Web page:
A nonprofit publication of the Kentucky Center for Public Service Journalism

Beshear announces new help for state’s unemployed; 170 new virus cases, six new deaths reported


By Tom Latek
Kentucky Today

Gov. Andy Beshear said there were 170 new cases of the coronavirus on Wednesday along with six more deaths and he announced new help for Kentucky’s unemployed who have not received their benefits.

The total number of COVID-19 cases now stands at 12,995, while 518 Kentuckians have lost their lives to the disease, since the first case was confirmed on March 6. Four of today’s deaths were in Jefferson County, with one each in Fayette and Clay counties.

During a press briefing held at the Kentucky History Center, the Governor said over 1,100 Kentuckians who have not received their unemployment benefits for one reason or another, waited in line outside the Capitol Education Center on Tuesday and Wednesday to be seen by an adjudicator, but that the venue will change on Thursday.

Gov. Andy Beshear reported 170 new cases of coronavirus and six more deaths on Wednesday. (Kentucky Today/Tom Latek)

“To continue helping Kentuckians with their unemployment insurance claims,” he said, “UI is going to provide in-person services here in Frankfort on Thursday, June 18, and Friday, June 19, from 9 a. m. to 6 p. m., [EDT] at the Cabinet for Health and Family Services headquarters, located at 275 East Main. We are going to double the number of people we’ve had to help the past two days, for the next two days.”

Beshear said they were going to establish priority lines at the CHFS Building. “Thursday, there is going to be a separate and distinct line for anyone who filed in March and hasn’t been helped. We want to make sure you get through during that day and there is going to be dedicated folks to help you out. The other line will be for those claiming benefits for April, May and June.”

On Friday, Beshear said there would be a dedicated line for March and April claimants, and the second line for May and June.

Next week, he says he hopes to get UI adjudicators out in communities across the state, “Whether it’s moving as one large group or separating out with the ability for more people to get their claims addressed.”

Visit kcc.ky.gov and click the “In-Person UI Services” button for up to date information on locations next week.

Beshear says they are going to continue working to improve the process, including looking at outside vendors that may be able to come in and help them catch up on a short-term basis.

“Going forward we’re going to have to have a new system. The electronic system is so old that it was incredibly difficult, especially at the start when unemployment laws changed.”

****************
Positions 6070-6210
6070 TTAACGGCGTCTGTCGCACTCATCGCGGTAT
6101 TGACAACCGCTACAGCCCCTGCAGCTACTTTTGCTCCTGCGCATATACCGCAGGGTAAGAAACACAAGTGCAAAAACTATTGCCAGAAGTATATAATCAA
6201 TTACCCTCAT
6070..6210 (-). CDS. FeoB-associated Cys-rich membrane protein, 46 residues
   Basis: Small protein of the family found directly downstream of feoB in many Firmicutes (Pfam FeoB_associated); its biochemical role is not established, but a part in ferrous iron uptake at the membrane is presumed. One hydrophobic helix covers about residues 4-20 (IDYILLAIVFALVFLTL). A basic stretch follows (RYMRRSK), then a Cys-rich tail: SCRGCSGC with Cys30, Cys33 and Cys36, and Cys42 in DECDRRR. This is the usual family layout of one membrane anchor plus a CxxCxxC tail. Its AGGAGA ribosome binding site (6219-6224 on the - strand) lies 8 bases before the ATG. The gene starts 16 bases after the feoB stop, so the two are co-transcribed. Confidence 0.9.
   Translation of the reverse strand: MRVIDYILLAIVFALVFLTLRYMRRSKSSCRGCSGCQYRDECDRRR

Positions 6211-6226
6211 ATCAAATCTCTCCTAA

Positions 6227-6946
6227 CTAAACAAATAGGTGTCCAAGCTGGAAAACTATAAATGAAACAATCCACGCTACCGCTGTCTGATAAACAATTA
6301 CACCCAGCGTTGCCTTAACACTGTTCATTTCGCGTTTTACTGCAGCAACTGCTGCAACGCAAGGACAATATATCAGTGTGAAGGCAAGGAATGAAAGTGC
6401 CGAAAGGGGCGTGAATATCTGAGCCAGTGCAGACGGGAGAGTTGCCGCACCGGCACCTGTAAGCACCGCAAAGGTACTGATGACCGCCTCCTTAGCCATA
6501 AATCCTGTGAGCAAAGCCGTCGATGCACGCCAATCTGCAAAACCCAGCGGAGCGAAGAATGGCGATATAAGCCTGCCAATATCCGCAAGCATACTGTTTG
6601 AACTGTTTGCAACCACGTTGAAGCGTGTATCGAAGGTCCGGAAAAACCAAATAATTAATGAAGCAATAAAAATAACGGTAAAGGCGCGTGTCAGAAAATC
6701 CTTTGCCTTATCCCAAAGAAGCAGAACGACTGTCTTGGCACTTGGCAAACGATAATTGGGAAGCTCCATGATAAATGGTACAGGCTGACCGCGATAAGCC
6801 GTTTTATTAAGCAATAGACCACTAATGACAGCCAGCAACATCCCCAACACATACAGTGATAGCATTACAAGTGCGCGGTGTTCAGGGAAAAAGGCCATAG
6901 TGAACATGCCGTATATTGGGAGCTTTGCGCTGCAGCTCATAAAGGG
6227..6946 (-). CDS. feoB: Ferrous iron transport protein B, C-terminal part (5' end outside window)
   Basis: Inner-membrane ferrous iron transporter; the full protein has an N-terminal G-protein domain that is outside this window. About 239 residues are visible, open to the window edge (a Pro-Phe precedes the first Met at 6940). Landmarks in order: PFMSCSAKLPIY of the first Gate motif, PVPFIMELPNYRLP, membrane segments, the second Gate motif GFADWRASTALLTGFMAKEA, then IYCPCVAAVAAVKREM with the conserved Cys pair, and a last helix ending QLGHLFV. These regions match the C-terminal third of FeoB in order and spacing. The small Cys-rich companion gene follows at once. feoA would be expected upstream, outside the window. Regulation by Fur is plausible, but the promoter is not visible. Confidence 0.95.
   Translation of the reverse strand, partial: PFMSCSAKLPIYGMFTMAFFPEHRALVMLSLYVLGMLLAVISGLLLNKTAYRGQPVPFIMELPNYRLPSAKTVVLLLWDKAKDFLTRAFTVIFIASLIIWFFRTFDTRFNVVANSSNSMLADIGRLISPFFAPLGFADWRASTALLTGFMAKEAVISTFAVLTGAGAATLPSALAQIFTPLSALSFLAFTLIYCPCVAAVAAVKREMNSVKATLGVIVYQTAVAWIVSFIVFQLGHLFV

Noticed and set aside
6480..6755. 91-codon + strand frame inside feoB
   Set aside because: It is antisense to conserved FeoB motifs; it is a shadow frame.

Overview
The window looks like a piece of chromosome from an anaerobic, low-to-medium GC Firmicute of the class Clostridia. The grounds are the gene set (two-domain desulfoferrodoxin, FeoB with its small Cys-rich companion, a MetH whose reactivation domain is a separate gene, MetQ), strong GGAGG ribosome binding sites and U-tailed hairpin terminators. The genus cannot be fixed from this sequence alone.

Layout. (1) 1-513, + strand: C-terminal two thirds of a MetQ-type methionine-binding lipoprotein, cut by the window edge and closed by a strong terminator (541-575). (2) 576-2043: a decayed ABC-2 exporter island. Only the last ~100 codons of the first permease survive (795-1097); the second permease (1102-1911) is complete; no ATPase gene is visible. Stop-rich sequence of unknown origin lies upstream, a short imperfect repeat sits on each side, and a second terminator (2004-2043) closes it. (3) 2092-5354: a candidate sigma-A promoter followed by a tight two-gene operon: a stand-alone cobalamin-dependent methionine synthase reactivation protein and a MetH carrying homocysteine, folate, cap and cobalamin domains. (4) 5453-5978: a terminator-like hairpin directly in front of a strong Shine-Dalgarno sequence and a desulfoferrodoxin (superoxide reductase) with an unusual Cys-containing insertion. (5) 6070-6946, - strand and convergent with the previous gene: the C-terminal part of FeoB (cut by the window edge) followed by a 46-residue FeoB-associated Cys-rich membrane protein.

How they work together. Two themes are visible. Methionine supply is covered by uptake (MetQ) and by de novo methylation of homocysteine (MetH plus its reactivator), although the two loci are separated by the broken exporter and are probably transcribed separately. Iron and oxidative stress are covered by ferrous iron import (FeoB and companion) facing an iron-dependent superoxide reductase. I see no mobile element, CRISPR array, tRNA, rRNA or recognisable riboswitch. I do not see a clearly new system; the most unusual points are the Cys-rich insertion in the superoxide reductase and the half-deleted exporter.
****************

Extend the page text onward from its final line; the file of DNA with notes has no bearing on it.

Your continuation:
Earlier this week he said that since the coronavirus pandemic began, 167,420 people filed for unemployment in March, and 7,566 are still unresolved. April saw 429,056 filings with 27,507 contested. May had 295,879 people seeking unemployment benefits, 17,619 of whom are still waiting for their first check. The three-month total is 892,355 filers and 52,684, who have not received benefits.

Beshear also introduced Marta Miranda-Straub as the new cmmissioner of the CHFS Department for Community Based Services, effective July 1. The position had been vacant since Beshear took office six months ago.

In an appearance during the briefing, Miranda-Straub said, “This is a position worth coming out of retirement for.

He said her 40 years’ experience in organizational and clinical social work practice and her passion to serve are just part of her multi-layered background for her new leadership position.

DCBS oversees many areas of service, including child/adult protective services, adoption and foster care, food stamps and Medicaid.

Beshear also announced that he would reinstate a state health benefits exchange, starting January 1, 2022, similar to Kynect, which his father, former Governor Steve Beshear, instituted in 2013 under the Affordable Care Act, and former Gov. Matt Bevin dismantled in 2017.

“Through Kynect, approximately 500,000 newly eligible Kentuckians were enrolled in Medicaid coverage and qualified health plans,” Gov. Andy Beshear stated. “Kynext was one of the most successful exchanges in the country, and because of it, we reduced our uninsured Kentuckians at the highest rate in the country, for several straight years.”

He said Kentucky currently pays the federal government $9.8 million per year to administer the state’s health system, and after a one-time expense of $5 million to upgrade the state’s system, the cost will be down to $1-2 million per year.

The long lead time is to go through the federal approval process as well as upgrading the system in the state.


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